A 1-2-3 of R.A. Dickey, Matt Harvey and Zack Wheeler in the near future is impressive. In fact, the Mets' rotation -- because Johan Santana won't be moving -- with it including Jon Niese and Dillon Gee is a major asset. I would not move the latter two players unless the Mets could get young hitters back. There are a few factors that play into the idea of moving Niese: he's 25, signed to a manageable contract, continues to improve and he's a lefty. Combine those things and you get someone who could be coveted. Still, without acquiring position-player help, I don't see how moving him helps.
Ruben Tejada is the one slam-dunk keeper for me. Shortstop has a very low offensive threshold and Tejada has shown he has the makings to be one. Solid in the field, he's also grown at the plate. He's still just 22 years old is batting .292/.340/.359. Jordany Valdespin, 24, is raw, but I say you give him a longer look
On the fence:
David Wright has a team option that will likely be picked up this offseason, but then he'll be a free agent. By the time his new contract kicks in -- and it'll be long-term -- he'll almost be 31. He's the face of the franchise, so losing him would be catastrophic. And he's a legitimate MVP candidate this season. WIthout the public relations nightmare that could ensue if he left, I'd say he should be dealt. This team isn't championship-caliber with him, so spinning him off for a few high-end prospects would continue to fertalize a thin prospect pool. He's my favorite Met, but I also see the long-term implications here ... it might end up being in their best interest to send him packing.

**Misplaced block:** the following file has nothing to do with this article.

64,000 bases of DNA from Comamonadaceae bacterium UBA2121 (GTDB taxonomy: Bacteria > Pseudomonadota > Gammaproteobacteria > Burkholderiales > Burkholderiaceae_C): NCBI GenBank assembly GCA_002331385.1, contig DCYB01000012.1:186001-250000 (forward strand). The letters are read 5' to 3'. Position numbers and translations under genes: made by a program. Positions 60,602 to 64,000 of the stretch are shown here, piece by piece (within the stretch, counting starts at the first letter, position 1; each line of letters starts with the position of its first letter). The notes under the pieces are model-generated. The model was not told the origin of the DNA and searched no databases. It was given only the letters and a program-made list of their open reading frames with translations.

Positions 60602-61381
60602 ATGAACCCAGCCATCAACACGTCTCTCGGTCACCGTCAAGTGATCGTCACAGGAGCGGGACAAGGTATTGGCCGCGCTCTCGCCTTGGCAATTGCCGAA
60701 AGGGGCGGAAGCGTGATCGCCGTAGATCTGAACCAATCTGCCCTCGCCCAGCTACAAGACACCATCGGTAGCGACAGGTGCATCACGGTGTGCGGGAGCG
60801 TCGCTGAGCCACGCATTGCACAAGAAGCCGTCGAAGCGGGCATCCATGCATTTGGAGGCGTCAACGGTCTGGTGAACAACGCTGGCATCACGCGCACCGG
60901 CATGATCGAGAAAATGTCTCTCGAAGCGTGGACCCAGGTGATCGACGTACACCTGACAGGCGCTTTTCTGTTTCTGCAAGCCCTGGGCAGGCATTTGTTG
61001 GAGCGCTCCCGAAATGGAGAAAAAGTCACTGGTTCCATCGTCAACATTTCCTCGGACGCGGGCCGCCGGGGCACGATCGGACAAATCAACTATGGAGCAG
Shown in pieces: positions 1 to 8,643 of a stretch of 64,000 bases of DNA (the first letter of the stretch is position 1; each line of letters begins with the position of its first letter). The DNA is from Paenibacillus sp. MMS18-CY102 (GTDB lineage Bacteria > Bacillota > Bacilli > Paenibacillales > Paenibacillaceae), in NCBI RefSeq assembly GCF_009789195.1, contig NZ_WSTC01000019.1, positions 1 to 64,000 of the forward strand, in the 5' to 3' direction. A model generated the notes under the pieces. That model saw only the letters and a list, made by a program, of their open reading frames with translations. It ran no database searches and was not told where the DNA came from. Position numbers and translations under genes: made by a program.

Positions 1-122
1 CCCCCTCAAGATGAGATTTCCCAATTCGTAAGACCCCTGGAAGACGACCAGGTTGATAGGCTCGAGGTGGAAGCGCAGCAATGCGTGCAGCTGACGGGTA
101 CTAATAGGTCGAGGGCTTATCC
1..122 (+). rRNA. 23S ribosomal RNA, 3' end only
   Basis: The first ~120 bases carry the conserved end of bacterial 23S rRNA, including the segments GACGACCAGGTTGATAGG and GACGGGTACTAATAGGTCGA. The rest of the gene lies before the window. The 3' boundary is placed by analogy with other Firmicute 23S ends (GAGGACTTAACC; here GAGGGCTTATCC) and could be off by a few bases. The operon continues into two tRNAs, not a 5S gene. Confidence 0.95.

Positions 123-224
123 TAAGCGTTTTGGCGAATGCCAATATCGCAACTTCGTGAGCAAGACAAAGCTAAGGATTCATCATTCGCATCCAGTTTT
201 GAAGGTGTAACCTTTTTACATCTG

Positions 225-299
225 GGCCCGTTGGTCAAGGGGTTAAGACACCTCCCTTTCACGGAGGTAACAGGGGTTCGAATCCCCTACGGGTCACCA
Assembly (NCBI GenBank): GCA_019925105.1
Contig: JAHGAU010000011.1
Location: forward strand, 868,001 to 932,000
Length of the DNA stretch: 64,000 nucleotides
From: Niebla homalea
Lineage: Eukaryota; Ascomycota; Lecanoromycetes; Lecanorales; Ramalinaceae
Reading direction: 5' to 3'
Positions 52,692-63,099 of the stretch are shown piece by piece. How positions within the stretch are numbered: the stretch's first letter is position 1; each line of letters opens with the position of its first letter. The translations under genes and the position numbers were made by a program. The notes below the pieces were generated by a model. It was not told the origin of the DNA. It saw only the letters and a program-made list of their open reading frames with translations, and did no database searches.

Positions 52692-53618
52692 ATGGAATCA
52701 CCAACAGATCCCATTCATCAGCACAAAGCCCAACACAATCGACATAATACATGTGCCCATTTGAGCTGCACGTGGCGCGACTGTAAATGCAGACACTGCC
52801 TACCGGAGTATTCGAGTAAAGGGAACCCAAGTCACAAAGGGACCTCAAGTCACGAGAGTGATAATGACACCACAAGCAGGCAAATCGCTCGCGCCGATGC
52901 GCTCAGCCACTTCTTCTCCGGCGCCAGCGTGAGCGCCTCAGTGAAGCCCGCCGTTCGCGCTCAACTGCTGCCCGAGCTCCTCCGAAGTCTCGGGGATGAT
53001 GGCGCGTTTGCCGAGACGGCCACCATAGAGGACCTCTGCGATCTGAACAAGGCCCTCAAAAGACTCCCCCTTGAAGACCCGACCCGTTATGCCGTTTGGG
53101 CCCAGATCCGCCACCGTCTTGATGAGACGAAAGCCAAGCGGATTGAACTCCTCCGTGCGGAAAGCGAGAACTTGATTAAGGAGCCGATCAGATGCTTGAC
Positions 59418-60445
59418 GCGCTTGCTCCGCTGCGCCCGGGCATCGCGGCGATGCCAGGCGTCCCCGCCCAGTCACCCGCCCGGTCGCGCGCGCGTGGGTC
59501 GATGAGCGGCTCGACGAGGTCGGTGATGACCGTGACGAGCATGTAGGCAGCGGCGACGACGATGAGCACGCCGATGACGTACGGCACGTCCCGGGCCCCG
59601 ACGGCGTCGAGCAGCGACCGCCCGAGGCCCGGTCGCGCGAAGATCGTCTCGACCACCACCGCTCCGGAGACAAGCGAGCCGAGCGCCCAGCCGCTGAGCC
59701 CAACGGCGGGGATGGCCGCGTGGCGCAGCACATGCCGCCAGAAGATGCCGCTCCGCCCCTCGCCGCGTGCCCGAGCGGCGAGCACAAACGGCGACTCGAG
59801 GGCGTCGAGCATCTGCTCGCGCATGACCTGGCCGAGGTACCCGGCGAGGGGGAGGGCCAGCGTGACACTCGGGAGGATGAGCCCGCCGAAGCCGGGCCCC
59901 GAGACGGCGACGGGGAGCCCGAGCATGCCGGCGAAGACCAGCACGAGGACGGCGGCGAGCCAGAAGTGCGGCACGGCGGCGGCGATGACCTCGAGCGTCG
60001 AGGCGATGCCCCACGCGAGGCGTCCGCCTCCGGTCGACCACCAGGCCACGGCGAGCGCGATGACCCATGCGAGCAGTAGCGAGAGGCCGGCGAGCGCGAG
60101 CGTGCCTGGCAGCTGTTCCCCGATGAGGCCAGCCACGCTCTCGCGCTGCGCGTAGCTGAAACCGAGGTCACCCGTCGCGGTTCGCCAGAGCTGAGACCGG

Who should go:
This triggers the question: Who is legitimately a major league player you could see on a World Series-winning team? Much of this is a projection question. Daniel Murphy is a good hitter and has been OK at second base, but he's really a utility guy on a good team. He's someone who could be parted with. Ike Davis has had a very poor year average wise, but he has shown very nice power. This is more of a question of, What does his future value hold? I don't think he's a cornerstone first-base type, but a complementary guy on a good team. I'm not saying you do whatever it takes to move him, but if the right package comes along he isn't someone whose a dealbreaker for me. Lucas Duda has plus power but won't ever be a big average guy or monster hitter in an outfield corner. Which also brings up the other problem, he's not much of a fielder at any position ... and more of a DH type. Andres Torres isn't a building block. Kirk Nieuwenhuis was overwhelmed the longer he faced major league pitching and is probably a fourth outfielder. Players like Jason Bay and Santana should be traded immediately, but we have to be realistic: the chances of that is probably in the negatives. Players like Justin Turner, Ronny Cedeno, Josh Thole and even everyone in the bullpen is expendable. The bullpen was a major weakness this season and nobody's job should be safe.
Moral of the story: Ultimately, there are a lot of variables involved with which players should be kept and which should be moved. At this point, though, I think the Mets would benefit from a full rebuild and a continued philosophical shift at building from within. We've seen across the majors that a stocked farm system goes a long way to building a consistent contender.